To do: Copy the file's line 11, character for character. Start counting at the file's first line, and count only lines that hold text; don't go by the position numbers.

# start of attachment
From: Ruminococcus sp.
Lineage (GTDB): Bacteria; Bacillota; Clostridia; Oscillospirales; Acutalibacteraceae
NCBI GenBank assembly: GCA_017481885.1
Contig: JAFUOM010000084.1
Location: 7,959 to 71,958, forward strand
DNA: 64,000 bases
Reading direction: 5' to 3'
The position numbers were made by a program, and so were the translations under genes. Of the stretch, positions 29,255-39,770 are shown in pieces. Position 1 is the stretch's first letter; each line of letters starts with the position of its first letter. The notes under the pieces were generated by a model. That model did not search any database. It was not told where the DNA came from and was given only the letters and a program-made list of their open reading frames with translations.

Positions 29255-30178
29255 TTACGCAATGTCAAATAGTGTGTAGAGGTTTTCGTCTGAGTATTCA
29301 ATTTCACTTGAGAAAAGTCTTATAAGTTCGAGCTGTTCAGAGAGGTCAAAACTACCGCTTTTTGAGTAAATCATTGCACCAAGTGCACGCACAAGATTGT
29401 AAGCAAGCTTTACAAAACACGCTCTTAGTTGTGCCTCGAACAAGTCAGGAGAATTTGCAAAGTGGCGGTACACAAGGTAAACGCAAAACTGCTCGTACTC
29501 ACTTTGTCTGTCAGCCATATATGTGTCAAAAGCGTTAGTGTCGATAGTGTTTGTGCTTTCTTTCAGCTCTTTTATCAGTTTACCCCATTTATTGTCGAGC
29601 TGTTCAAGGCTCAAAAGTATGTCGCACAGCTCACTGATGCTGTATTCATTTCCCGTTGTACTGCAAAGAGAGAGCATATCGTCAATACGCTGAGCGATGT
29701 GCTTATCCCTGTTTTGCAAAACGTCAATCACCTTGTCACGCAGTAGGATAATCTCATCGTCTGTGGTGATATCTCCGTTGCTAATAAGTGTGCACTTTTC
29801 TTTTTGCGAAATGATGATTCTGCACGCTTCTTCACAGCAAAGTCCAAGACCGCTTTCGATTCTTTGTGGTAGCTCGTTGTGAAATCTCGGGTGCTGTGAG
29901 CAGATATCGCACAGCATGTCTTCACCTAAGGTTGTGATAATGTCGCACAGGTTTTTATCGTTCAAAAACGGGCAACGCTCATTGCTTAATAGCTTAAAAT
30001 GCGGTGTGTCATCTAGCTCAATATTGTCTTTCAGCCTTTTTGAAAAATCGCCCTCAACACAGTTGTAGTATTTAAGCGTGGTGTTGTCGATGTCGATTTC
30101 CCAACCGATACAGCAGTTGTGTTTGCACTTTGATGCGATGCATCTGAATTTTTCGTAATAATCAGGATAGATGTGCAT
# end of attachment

29301 ATTTCACTTGAGAAAAGTCTTATAAGTTCGAGCTGTTCAGAGAGGTCAAAACTACCGCTTTTTGAGTAAATCATTGCACCAAGTGCACGCACAAGATTGT